How to Distinguish from Similar Species: Haliclystus salpinx has broad trumpet-shaped anchors with conspicuous stalks, and its gonads extend into the lobes for only about half their length. It is primarily an Atlantic species and appears to have only very limited distribution (or is a separate species) in the San Juan Islands in the Pacific.
Note: Hirano (1997) concluded that this stalked jelly, found from at least British Columbia to California, is an undescribed species. It has been called many things, including H. stejnegeri and H. auricula. It matches most closely with H. sanjuanensis (Gellerman, 1926), but that name cannot be used because it was in a manuscript that was never published.
Geographical Range: Alaska to Puget Sound; Japan
Depth Range: Low intertidal and subtidal
Habitat: Usually found on blades of kelp or eelgrass.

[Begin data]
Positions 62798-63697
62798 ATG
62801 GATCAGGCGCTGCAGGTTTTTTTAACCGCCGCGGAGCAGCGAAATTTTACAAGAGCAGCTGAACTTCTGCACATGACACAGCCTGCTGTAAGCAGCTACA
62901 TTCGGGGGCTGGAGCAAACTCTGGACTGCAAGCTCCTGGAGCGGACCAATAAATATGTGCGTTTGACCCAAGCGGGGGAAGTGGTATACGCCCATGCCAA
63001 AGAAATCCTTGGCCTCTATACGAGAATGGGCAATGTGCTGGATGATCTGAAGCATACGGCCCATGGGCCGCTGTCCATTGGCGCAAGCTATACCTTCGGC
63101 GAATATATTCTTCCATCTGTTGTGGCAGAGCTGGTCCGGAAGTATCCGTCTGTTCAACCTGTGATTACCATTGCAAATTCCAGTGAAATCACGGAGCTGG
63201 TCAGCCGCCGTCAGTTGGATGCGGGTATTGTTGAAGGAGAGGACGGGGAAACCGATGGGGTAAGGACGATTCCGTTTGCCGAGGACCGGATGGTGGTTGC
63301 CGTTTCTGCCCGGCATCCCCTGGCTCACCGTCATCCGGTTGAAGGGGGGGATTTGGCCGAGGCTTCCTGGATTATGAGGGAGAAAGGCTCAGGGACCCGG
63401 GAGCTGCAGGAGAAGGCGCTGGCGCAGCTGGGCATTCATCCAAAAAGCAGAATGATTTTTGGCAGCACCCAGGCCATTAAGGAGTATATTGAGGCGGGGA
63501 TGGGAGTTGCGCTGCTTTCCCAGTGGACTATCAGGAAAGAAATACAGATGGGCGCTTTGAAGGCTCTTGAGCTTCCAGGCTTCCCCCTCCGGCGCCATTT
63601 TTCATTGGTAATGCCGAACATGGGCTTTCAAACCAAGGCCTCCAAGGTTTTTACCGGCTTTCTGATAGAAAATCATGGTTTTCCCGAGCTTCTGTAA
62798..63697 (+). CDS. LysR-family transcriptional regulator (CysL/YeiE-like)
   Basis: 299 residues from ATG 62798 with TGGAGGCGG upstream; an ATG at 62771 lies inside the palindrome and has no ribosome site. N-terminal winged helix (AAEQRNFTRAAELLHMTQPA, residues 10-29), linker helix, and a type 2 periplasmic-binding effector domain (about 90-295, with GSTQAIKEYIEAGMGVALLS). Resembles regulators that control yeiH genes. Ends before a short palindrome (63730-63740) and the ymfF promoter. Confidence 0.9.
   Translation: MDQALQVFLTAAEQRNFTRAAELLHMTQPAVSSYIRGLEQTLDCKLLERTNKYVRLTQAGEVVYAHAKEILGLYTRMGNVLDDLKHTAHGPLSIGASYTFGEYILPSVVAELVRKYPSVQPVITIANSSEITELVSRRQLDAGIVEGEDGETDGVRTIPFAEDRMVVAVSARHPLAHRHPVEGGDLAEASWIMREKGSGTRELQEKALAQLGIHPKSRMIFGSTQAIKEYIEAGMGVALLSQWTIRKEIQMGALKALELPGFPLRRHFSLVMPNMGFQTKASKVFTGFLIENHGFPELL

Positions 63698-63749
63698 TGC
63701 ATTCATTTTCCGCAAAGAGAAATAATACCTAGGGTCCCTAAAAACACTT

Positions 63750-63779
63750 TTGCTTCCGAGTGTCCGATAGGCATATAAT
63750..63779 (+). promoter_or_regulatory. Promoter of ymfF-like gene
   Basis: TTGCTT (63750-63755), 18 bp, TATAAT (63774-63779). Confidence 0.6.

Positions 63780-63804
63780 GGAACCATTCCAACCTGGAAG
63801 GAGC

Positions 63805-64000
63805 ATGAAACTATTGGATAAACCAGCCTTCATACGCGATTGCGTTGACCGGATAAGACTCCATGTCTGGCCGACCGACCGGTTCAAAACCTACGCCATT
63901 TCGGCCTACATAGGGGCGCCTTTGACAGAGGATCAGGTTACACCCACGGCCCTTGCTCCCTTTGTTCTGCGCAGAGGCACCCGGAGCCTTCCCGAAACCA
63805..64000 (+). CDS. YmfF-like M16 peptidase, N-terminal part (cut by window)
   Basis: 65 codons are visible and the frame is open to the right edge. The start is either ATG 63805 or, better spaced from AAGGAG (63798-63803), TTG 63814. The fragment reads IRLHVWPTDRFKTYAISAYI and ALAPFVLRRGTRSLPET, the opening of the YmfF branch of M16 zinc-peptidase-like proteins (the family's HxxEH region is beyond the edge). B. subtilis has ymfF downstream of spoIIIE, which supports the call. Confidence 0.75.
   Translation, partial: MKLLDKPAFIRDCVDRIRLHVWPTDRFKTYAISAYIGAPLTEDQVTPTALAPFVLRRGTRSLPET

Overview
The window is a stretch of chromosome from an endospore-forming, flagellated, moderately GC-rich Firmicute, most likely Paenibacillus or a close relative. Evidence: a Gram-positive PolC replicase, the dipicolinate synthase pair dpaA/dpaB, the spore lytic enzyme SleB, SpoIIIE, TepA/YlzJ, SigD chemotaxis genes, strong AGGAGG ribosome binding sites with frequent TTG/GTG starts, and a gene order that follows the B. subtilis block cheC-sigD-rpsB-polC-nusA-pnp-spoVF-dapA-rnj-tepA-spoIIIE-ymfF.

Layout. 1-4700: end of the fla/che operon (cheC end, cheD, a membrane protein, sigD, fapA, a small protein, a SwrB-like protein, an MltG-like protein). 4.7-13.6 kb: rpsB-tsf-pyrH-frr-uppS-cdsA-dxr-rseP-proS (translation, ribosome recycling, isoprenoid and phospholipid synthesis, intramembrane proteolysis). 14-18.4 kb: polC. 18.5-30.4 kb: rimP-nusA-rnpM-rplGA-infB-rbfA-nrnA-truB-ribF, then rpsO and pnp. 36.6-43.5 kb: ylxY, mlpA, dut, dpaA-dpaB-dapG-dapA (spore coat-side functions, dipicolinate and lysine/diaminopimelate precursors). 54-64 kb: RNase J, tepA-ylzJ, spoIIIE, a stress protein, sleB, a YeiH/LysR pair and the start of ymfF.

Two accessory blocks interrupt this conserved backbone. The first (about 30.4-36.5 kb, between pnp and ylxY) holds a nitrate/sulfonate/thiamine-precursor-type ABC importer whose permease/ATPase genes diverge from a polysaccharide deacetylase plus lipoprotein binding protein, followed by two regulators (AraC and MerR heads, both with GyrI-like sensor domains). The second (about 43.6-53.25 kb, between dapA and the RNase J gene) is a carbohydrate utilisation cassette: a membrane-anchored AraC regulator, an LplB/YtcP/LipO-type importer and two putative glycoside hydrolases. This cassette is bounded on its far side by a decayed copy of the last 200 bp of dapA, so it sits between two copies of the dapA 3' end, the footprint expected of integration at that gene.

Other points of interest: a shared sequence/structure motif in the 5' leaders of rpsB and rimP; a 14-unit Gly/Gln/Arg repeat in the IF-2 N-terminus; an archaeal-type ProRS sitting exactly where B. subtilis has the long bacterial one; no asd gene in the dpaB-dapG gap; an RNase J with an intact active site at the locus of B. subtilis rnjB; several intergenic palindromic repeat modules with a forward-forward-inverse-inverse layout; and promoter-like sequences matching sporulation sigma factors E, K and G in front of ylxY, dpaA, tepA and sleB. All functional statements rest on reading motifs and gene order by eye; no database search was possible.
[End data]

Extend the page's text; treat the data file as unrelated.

Biology/Natural History: Feeds on small crustaceans. Eaten by Calliostoma annulatum snail. This animal is a true medusa (jellyfish). It can glide along on the base of the stalk (which is the center of the exumbrella), contract the stalk or fold the calyx of the umbrella. If it becomes detached it clings to the substrate with the tentacles until the disk can reattach. It is not a good swimmer. Spawns in the summer in the San Juans, producing tiny 35 micron eggs. Eggs develop into a creeping, non-ciliated, wormlike larva which settles after a few days and develops its first nematocysts within a week. Juveniles may be able to encyst and overwinter.